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Mexican Women’s Day march: facing the bully together

The crowd at the International Women's Day march in Mexico City listens to mothers speak about their missing children. (Regina López/YJI)

MEXICO CITY – It’s a unique and strange kind of pain to know there’s something really wrong with the world and particularly in your country. It’s similar to a lifelong bully you have to face every day, but for your safety you must not fight. 

Each year, on March 8, thousands of women from Mexico City come together to demand what are supposed to be their birthrights. 

Women chanting at the march. (Regina López/YJI)

According to calculations by the government, this year, 180,000 women walked down the Reforma street to the Zócalo, the main square of Mexico City’s downtown. Usually they go to the march as part of contingents so they can look after each other. 

A lot of women attending are not in any way related, but for this day we were all marching, chanting and hoping for something to change.

The march went on as usual, everybody was chanting and moving forward, then the girls in the front started to lift their fists, which means to be quiet.

Women hold their fists in the air, indicating to those behind them that there is a moment of silence. (Regina López/YJI)
A little girl at the march. (Regina López/YJI)

A loud voice told the crowd to get down. 

The purple sea of people got down to the floor while their fists stayed up.

A girl had gone missing and her mom was looking for her. Different voices started yelling her name: “Berenice! Berenice!” 

Five-year-old Berenice was found a couple of minutes later. It served as a reminder to everyone of the reason we were there.

We’re there so every girl feels safe among a crowd and for every girl who is missing to come home safe. 

According to the national General Attorney Office, between 10 and 11 women were victims of femicide every day in Mexico in 2023. That translates to thousands of girls who also went missing and didn’t come home.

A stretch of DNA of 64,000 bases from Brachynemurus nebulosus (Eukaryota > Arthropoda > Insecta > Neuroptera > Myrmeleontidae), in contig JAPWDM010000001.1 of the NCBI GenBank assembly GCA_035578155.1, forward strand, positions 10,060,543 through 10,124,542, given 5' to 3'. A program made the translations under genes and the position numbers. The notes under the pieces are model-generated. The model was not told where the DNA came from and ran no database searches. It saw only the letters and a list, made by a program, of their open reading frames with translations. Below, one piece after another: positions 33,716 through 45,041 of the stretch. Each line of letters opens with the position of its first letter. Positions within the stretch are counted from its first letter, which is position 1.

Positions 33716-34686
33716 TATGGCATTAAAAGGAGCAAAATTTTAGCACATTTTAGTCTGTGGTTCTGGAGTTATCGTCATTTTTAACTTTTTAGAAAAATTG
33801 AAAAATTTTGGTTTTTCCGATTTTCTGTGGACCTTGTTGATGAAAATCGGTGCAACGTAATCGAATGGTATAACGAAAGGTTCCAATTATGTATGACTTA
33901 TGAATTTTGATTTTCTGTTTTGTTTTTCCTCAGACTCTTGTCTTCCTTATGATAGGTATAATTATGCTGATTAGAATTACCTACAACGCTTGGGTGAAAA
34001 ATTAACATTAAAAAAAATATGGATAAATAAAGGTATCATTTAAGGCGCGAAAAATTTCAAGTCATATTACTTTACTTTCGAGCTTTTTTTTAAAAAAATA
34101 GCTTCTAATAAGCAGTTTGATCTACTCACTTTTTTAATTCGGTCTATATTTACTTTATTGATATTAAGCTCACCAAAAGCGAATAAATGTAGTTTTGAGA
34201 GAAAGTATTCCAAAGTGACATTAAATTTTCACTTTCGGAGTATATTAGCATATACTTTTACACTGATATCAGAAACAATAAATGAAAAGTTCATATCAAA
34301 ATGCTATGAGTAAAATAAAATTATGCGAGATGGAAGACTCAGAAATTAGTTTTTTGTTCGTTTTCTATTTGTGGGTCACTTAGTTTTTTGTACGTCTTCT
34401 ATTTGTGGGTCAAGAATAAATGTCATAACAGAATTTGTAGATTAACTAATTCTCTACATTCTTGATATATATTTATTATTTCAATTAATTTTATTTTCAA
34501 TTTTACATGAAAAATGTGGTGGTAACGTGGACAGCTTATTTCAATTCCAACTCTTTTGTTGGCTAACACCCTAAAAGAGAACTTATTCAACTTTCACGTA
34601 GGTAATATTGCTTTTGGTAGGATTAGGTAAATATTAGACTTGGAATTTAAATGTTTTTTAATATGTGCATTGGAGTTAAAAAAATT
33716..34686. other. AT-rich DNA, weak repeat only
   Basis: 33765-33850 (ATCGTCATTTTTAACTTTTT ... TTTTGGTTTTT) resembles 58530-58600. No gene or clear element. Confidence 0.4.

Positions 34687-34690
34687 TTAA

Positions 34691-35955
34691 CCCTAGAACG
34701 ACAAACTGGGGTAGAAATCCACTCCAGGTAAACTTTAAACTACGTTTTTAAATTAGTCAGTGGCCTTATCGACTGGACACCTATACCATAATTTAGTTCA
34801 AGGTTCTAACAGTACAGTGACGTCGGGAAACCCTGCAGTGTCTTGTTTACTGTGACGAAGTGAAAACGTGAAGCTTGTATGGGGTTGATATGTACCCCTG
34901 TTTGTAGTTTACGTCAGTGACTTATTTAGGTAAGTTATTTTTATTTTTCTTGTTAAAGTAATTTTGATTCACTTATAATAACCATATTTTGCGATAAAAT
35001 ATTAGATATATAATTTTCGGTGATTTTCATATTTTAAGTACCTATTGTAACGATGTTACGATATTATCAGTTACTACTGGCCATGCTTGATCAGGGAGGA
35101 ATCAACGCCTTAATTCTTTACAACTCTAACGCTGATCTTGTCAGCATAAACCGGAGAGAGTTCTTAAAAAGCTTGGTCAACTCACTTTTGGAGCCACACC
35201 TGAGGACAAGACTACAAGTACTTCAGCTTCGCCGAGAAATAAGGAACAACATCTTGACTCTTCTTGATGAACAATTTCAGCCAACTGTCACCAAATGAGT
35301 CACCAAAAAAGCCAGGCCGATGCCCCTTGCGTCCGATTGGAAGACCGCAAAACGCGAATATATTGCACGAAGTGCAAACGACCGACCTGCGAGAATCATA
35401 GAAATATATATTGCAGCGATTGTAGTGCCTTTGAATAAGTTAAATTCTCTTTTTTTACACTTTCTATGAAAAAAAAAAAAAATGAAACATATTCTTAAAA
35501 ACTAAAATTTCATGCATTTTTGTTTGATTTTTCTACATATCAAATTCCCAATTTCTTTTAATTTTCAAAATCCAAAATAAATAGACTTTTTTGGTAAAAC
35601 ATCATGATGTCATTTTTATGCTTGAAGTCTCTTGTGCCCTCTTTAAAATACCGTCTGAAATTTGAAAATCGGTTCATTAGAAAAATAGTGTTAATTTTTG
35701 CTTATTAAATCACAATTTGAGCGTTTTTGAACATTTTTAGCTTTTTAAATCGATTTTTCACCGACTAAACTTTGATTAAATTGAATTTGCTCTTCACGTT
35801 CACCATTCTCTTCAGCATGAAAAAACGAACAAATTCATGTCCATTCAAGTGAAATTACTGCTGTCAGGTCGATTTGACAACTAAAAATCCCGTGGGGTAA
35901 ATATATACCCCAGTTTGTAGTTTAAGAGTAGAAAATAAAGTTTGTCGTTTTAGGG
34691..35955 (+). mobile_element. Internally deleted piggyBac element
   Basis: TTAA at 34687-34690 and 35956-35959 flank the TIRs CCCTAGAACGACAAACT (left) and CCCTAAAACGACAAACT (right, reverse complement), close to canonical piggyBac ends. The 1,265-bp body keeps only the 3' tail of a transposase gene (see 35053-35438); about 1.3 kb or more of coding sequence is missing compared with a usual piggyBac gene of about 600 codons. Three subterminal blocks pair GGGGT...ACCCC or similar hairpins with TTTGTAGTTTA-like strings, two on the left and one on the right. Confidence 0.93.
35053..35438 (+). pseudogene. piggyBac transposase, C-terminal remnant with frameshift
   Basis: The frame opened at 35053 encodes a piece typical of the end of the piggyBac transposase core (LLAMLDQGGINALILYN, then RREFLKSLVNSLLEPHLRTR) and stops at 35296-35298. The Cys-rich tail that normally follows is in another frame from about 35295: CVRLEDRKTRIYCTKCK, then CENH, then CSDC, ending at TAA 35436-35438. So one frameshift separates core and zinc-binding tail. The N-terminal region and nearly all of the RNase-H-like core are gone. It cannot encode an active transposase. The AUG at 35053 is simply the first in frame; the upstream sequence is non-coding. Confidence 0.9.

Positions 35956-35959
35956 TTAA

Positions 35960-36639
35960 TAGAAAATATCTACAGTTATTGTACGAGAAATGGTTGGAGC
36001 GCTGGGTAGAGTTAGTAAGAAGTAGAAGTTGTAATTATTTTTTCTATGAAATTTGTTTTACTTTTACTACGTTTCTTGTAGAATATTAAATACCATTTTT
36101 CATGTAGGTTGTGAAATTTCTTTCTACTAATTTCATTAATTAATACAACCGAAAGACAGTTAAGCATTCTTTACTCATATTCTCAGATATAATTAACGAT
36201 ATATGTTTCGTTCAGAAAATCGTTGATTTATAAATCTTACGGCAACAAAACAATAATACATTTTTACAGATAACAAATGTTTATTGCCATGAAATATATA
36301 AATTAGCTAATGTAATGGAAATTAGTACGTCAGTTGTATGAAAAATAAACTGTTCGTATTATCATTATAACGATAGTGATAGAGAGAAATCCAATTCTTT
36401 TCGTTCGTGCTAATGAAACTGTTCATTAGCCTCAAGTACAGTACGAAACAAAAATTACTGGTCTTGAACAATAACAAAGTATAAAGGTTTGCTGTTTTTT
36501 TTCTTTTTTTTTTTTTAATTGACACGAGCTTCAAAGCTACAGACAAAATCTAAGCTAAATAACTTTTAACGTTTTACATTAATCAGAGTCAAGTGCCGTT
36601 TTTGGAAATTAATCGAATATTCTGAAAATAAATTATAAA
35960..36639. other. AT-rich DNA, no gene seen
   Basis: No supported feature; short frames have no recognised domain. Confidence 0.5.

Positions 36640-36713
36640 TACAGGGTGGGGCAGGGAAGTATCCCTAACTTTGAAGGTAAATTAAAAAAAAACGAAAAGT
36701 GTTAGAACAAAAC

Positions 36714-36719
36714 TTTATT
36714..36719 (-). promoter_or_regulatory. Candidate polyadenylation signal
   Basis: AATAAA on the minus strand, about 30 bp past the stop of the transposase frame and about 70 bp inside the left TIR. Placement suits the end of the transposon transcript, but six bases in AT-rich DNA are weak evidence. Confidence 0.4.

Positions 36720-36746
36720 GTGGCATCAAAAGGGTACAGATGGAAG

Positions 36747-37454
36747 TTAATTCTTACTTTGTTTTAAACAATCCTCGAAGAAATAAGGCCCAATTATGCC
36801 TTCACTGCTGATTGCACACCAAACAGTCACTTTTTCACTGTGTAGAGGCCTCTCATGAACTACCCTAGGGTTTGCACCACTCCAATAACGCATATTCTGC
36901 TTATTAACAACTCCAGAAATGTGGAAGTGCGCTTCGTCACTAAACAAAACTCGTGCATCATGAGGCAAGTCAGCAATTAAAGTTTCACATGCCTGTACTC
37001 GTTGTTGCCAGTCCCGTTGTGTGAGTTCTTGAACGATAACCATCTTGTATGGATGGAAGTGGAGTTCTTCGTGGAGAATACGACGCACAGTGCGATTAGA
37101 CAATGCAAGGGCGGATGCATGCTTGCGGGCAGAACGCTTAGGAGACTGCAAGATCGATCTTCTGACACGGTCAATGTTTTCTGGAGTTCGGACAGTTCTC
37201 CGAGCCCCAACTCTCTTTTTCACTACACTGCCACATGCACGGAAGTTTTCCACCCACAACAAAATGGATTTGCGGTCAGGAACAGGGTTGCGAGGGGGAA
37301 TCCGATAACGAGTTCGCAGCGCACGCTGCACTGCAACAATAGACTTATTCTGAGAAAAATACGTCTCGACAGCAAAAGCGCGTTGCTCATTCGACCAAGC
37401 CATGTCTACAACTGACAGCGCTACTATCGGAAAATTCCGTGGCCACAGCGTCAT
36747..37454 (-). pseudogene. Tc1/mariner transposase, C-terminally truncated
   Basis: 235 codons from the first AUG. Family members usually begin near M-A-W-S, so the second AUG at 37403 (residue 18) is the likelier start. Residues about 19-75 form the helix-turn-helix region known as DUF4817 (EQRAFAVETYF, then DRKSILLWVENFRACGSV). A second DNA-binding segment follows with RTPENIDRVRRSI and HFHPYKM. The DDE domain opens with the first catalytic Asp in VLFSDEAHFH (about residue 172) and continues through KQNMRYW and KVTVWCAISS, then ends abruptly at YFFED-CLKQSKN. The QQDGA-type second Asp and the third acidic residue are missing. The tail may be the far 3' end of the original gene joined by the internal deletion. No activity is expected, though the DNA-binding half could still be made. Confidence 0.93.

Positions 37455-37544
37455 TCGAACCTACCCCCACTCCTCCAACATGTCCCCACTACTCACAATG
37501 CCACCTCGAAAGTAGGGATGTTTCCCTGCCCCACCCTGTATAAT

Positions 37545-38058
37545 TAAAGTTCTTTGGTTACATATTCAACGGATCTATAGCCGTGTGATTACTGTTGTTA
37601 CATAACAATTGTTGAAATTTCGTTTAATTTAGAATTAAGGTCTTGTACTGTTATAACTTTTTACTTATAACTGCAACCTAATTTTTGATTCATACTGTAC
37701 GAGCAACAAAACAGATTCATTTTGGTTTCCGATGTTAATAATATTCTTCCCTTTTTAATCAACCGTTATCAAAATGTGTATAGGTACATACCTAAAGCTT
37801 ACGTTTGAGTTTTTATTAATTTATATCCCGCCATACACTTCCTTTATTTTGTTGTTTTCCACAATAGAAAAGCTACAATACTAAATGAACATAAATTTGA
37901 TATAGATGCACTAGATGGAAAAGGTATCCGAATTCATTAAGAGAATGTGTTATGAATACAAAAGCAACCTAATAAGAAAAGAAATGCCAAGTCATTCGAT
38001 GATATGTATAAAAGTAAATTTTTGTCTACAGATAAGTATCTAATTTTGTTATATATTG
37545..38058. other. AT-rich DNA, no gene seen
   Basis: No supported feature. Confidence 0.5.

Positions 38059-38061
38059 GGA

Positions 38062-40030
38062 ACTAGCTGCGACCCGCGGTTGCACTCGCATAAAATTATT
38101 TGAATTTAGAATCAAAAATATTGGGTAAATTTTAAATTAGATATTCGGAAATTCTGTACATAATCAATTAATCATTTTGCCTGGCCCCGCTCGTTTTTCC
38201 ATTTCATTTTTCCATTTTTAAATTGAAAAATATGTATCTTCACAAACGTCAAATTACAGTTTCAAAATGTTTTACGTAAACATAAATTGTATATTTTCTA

The National Palace, located inside the Zócalo, is where the president and Mexico’s political authorities work. This is the main reason why different demonstrations take place outside of it.

A moment of silence in front of the Latino tower. (Regina López/YJI)

Groups of women came together and listened to each other tell personal stories, sometimes opening up about the traumas that they typically keep inside.

Dancers, musicians and artists expressed their struggles in different ways. Mothers looking for their missing children gave speeches and demanded justice for them and their families.

You don’t realize when you’re doing it how many things you lock inside you. I would describe the march as a safe space to scream and for once to have others listen and understand what you’ve been through.

“Pretty, but never quiet.” (Regina López/YJI)

Almost everyone present has been through something and almost everyone has a specific memory in their heads constantly reminding them why they’re there. 

The march is a chance to fight and to face the common bully together.

As one of the many signs read, “I have always been brave, but now I have decided not to be quiet.”

A young marcher. (Regina López/YJI)

Regina López is a Senior Correspondent with Youth Journalism International.

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